Playwrights

Joanna Baillie

A prolific playwright, Baillie began publishing a series of works in 1798 in collections she entitled Plays on the Passions. The most famous of these plays, De Montfort, premiered at Drury Land in 1800 with John Philip Kemble and Sarah Siddons in the leading roles. Though the play was not initially a great success, Edmund Kean revived it at Drury Lane to much acclaim in 1821. Sir Walter Scott greatly admired Baillie’s play The Family Legend, which was produced in Edinburgh in 1810 and at Drury Lane in 1815.

Lord Byron

The only play Byron wrote that was performed during his lifetime was Marino Faliero, which premiered in 1821 at Drury Lane, in a heavily cut version starring Robert William Elliston. His other plays include Cain, The Two Foscari, and Manfred, which was later staged by Samuel Phelps. In 1843, Drury Lane performed Sardanapalus, one of Byron’s greatest plays, with William Charles Macready and Ellen Tree in the starring roles.

George Colman the Younger

The son of the dramatist who penned The Jealous Wife and other hits, Colman the Younger wrote a number of plays for the Haymarket that remained popular throughout the Regency period. He often adapted the works of others, as with The Iron Chest based on William Godwin’s novel Caleb Williams, and his play The Heir at Law borrowed the character of Dr. Pangloss from Candide’s Voltaire. His most successful play was probably the 1803 comedy John Bull, or an Englishman’s Fireside.

Samuel Taylor Coleridge

Though Coleridge wrote his verse tragedy Osorio in 1797, the play was rejected by Drury Lane. That same theatre premiered a revised version of the play, titled Remorse, in 1813. The play was a hit that year, running 21 performances and being brought back twice the following year. Coleridge also helped bring the German playwright Friedrich Schiller to the attention of the English-speaking world, translating The Piccolomini and Wallenstein’s Death into beautifully rendered verse.

Edward Fitzball

Not active as a playwright until the end of the Regency, Fitzball enjoyed his first success in 1820 with The Innkeeper of Abbeville. Three years later, the Royal Coburg Theatre performed his adaptation of Thomas Southey’s poem Thalaba the Destroyer, which brought a female vampire onto the stage. His later plays The Flying Dutchman and The Devil’s Elixir also featured supernatural elements.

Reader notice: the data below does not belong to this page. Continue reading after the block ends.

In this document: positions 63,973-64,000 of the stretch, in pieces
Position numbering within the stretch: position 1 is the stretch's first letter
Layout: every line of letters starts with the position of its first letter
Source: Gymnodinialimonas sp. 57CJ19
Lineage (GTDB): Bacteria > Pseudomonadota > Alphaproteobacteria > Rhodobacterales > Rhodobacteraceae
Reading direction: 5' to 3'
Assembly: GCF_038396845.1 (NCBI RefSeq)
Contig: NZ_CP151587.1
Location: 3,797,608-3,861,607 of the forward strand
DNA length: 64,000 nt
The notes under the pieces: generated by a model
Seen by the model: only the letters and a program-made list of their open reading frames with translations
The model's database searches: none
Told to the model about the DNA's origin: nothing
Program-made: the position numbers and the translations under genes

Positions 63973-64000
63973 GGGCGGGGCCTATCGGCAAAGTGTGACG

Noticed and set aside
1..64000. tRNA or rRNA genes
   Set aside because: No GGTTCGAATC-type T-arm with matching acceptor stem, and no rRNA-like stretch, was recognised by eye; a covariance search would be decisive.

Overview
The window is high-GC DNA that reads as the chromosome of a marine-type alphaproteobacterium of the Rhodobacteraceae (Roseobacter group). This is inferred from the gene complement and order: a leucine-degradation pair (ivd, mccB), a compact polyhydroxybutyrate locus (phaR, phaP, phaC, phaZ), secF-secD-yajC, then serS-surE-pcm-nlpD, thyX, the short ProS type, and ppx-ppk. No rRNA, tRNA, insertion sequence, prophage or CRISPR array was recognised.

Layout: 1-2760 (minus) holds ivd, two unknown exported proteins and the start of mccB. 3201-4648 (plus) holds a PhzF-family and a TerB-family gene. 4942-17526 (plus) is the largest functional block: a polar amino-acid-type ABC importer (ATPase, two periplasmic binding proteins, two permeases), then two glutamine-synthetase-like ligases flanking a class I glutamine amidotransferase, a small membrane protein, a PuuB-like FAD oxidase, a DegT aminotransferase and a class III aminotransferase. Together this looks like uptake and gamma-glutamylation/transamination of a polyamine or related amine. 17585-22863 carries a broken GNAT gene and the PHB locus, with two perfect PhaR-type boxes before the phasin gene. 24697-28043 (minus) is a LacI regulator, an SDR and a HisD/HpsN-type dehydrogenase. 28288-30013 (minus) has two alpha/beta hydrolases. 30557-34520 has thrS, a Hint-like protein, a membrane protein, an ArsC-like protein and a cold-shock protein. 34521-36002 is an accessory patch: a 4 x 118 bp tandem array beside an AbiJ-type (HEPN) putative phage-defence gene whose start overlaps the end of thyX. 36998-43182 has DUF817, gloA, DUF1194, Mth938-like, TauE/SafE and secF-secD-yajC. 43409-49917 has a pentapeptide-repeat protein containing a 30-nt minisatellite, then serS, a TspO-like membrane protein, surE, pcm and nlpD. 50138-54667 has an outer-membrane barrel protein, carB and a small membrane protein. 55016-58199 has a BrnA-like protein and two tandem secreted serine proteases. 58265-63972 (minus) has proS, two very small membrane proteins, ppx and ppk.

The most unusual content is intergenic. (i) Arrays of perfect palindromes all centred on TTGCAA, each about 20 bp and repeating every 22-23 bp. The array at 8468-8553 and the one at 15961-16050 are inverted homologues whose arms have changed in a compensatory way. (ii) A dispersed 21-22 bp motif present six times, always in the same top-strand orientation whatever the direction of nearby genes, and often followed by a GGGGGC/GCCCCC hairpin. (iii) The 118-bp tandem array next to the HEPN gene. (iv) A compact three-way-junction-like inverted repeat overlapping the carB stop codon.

Thomas Holcroft

First gaining fame with his 1792 play The Road to Ruin, Holcroft later wrote Deaf and Dumb, as well as A Tale of Mystery, the first play in English to be labeled a melodrama. The play was actually an adaptation of Guilbert Pixerecourt’s French melodrama CoelinaA Tale of Mystery premiered at Covent Garden in 1802, and though Holcroft died seven years later, his introduction of “Melo-Drame” to the English stage had a profound impact on the theatre of the Regency and beyond.

Matthew G. Lewis

Best known today for his gothic novel The Monk, Lewis created a sensation in 1797 when his play The Castle Spectre opened at Drury Lane. He followed that up with more plays, including Alfonso, King of Castile. In 1803, Covent Garden presented Lewis’s monodrama The Captive, a lengthy verse monologue about a woman wrongfully imprisoned in an asylum. The play shocked audiences, causing two people to go into hysterics during the performance.

Charles Robert Maturin

A friend and associate of Lord Byron, Maturin’s most famous play was Bertram, which in many ways resembles Byron’s own Manfred. The play was a hit at Drury Lane, where it starred Edmund Kean in the title role. Maturin’s subsequent plays included Manuel and Fredolfo.

William Thomas Moncrieff

First gaining fame with the equestrian drama The Dandy Family at Astley’s Circus, Moncrieff brought an infamous naval disaster to the stage with his semi-documentary play The Shipwreck of Medusa. He later brought another real-life tragedy into the theatre with The Gamblers, a play that dramatized a sensational murder that had taken place only weeks before. His 1820 play The Vampire was inspired in part by the famous vampire tale of John Polidori.

Isaac Pocock

Originally a painter, Pocock began writing for the stage with the musical farce Yes or No? which opened in 1808 at the Haymarket. In addition to other farces (such as the 1810 smash Hit or Miss! with Charles Mathews), Pocock wrote numerous melodramas, the most famous being The Miller and His Men, which featured music by Henry Bishop. Later, Pocock penned operatic dramas adapted from the novels of Sir Walter Scott. His adaptation of Rob Roy Macgregor opened in 1818 at Covent Garden with William Charles Macready in the title role.

Jane Scott

While managing the Sans Pareil Theatre with her father John, Scott wrote more than 50 plays, including melodramas, burlettas, farces, and pantomimes. Though most of her dramas were not considered serious, her 1816 play The Old Oak Chest, was published and subsequently performed in numerous adaptations. Also a talented performer, Scott frequently acted the lead in her plays, as she did with her 1817 melodrama Camilla the Amazon. In 1819, she retired from the stage, marrying John Davies Middleton.

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